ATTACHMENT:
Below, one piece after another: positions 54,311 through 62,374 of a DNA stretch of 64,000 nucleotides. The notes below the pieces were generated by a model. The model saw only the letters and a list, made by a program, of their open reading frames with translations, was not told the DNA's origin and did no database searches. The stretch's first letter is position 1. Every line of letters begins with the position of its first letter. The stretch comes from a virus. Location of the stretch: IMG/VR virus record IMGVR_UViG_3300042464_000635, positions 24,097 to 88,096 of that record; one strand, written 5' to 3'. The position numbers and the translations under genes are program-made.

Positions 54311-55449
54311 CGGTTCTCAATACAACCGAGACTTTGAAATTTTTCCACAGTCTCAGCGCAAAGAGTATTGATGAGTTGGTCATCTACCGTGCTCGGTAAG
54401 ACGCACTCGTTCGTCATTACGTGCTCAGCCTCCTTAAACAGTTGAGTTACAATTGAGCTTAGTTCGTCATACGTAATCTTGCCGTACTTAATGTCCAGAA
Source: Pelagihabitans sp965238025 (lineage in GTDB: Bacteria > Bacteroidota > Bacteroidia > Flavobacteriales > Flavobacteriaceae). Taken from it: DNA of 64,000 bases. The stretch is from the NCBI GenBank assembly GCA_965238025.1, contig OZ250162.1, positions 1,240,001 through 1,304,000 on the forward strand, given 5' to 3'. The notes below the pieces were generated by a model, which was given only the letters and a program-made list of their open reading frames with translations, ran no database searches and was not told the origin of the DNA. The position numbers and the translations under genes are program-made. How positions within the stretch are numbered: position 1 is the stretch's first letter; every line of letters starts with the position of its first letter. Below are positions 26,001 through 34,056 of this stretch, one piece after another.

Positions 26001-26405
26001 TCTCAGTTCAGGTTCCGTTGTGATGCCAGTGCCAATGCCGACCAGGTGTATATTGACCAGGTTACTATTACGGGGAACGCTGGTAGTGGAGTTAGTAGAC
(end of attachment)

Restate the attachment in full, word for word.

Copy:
Below, one piece after another: positions 54,311 through 62,374 of a DNA stretch of 64,000 nucleotides. The notes below the pieces were generated by a model. The model saw only the letters and a list, made by a program, of their open reading frames with translations, was not told the DNA's origin and did no database searches. The stretch's first letter is position 1. Every line of letters begins with the position of its first letter. The stretch comes from a virus. Location of the stretch: IMG/VR virus record IMGVR_UViG_3300042464_000635, positions 24,097 to 88,096 of that record; one strand, written 5' to 3'. The position numbers and the translations under genes are program-made.

Positions 54311-55449
54311 CGGTTCTCAATACAACCGAGACTTTGAAATTTTTCCACAGTCTCAGCGCAAAGAGTATTGATGAGTTGGTCATCTACCGTGCTCGGTAAG
54401 ACGCACTCGTTCGTCATTACGTGCTCAGCCTCCTTAAACAGTTGAGTTACAATTGAGCTTAGTTCGTCATACGTAATCTTGCCGTACTTAATGTCCAGAA
Source: Pelagihabitans sp965238025 (lineage in GTDB: Bacteria > Bacteroidota > Bacteroidia > Flavobacteriales > Flavobacteriaceae). Taken from it: DNA of 64,000 bases. The stretch is from the NCBI GenBank assembly GCA_965238025.1, contig OZ250162.1, positions 1,240,001 through 1,304,000 on the forward strand, given 5' to 3'. The notes below the pieces were generated by a model, which was given only the letters and a program-made list of their open reading frames with translations, ran no database searches and was not told the origin of the DNA. The position numbers and the translations under genes are program-made. How positions within the stretch are numbered: position 1 is the stretch's first letter; every line of letters starts with the position of its first letter. Below are positions 26,001 through 34,056 of this stretch, one piece after another.

Positions 26001-26405
26001 TCTCAGTTCAGGTTCCGTTGTGATGCCAGTGCCAATGCCGACCAGGTGTATATTGACCAGGTTACTATTACGGGGAACGCTGGTAGTGGAGTTAGTAGAC